Saturday, January 3, 2009

The Treasury Bond Bubble: Yet Another Ponzi Scheme by the Fed

US Treasury BuildingImage by Scorpions and Centaurs via FlickrThe chart below represents the iShares Barclay's 20-year Treasury ETF (symbol: TLT) which invests in long term US treasury bonds (20 years to 30 years). The price of this normally stable ETF rose nearly 30% from November 2008 to the beginning of 2009.

This explosion in value was due to the Federal Reserve's decesion to lower interest rates to a "range" of 0 to 0.25%. This action was taken in concert with large-scale buying of long term Treasury Bonds.

The Fed is essentially doing the largest refinance in history. The government is borrowing at 0% for three to six months and using the money to buy its own longer dated debt. This has the effect of raising long bond prices and lowering their yield (since in bonds, price and yield are inversely related). This lowers the government's long term borrowing costs. It all looks very good on paper.

The problem is that this strategy makes the Federal Reserve, US Treasury, and entire US gov't vulnerable to the same risks that brought down investment banks Bear Stearns and Lehman Bro's. These companies met their ends in large part because they relied on funding which had to be "rolled over" every three to six months. Sound familiar?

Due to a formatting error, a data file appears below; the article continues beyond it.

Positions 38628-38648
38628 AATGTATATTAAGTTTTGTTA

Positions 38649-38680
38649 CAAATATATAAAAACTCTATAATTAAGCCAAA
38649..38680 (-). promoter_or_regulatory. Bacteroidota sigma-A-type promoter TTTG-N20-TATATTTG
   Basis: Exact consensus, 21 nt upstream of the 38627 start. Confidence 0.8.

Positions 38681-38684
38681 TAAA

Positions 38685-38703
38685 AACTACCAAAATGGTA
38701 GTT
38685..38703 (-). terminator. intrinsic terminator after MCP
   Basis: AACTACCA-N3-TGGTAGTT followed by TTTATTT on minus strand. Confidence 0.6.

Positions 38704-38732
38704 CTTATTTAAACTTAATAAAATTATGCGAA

The government is doing the exact same thing. By relying on huge auctions of short term t-bills, the gov't is able to retire long term debt. But this short term debt comes due quickly, and thus must be paid back by selling new debt. This means that there has to be a long line of people willing to lend the government money at 0% for the forseeable future.

By relying on short term capital to fund the government, the Fed has begun the most desperate and risky stage of its intervention. This will either work a treat or lead to the comeplete unravelling of the financial system. There is no middle ground here, we stand on the pin-point of history. Either outcome will be spectacular.

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